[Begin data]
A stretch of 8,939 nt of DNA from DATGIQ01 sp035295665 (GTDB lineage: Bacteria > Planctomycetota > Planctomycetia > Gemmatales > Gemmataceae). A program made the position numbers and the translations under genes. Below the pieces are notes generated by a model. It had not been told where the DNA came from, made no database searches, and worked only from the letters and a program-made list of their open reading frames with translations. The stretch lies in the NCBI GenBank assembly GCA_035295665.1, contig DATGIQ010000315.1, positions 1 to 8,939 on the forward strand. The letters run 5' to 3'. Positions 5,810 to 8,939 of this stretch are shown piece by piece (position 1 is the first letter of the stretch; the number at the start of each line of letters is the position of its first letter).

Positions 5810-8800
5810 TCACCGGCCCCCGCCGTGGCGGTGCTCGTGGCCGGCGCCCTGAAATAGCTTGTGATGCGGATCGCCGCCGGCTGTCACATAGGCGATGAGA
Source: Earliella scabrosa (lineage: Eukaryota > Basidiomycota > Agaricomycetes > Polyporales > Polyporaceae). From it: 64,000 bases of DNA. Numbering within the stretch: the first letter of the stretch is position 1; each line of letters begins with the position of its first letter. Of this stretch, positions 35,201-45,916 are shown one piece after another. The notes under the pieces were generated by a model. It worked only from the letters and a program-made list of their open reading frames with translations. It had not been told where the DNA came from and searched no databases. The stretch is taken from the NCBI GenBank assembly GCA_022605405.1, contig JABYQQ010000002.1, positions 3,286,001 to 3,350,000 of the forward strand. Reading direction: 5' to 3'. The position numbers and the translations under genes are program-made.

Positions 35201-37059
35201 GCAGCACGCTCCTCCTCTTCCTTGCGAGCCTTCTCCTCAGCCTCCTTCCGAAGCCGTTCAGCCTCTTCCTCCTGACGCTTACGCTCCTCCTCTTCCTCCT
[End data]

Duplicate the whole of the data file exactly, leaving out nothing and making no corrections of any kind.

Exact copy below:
A stretch of 8,939 nt of DNA from DATGIQ01 sp035295665 (GTDB lineage: Bacteria > Planctomycetota > Planctomycetia > Gemmatales > Gemmataceae). A program made the position numbers and the translations under genes. Below the pieces are notes generated by a model. It had not been told where the DNA came from, made no database searches, and worked only from the letters and a program-made list of their open reading frames with translations. The stretch lies in the NCBI GenBank assembly GCA_035295665.1, contig DATGIQ010000315.1, positions 1 to 8,939 on the forward strand. The letters run 5' to 3'. Positions 5,810 to 8,939 of this stretch are shown piece by piece (position 1 is the first letter of the stretch; the number at the start of each line of letters is the position of its first letter).

Positions 5810-8800
5810 TCACCGGCCCCCGCCGTGGCGGTGCTCGTGGCCGGCGCCCTGAAATAGCTTGTGATGCGGATCGCCGCCGGCTGTCACATAGGCGATGAGA
Source: Earliella scabrosa (lineage: Eukaryota > Basidiomycota > Agaricomycetes > Polyporales > Polyporaceae). From it: 64,000 bases of DNA. Numbering within the stretch: the first letter of the stretch is position 1; each line of letters begins with the position of its first letter. Of this stretch, positions 35,201-45,916 are shown one piece after another. The notes under the pieces were generated by a model. It worked only from the letters and a program-made list of their open reading frames with translations. It had not been told where the DNA came from and searched no databases. The stretch is taken from the NCBI GenBank assembly GCA_022605405.1, contig JABYQQ010000002.1, positions 3,286,001 to 3,350,000 of the forward strand. Reading direction: 5' to 3'. The position numbers and the translations under genes are program-made.

Positions 35201-37059
35201 GCAGCACGCTCCTCCTCTTCCTTGCGAGCCTTCTCCTCAGCCTCCTTCCGAAGCCGTTCAGCCTCTTCCTCCTGACGCTTACGCTCCTCCTCTTCCTCCT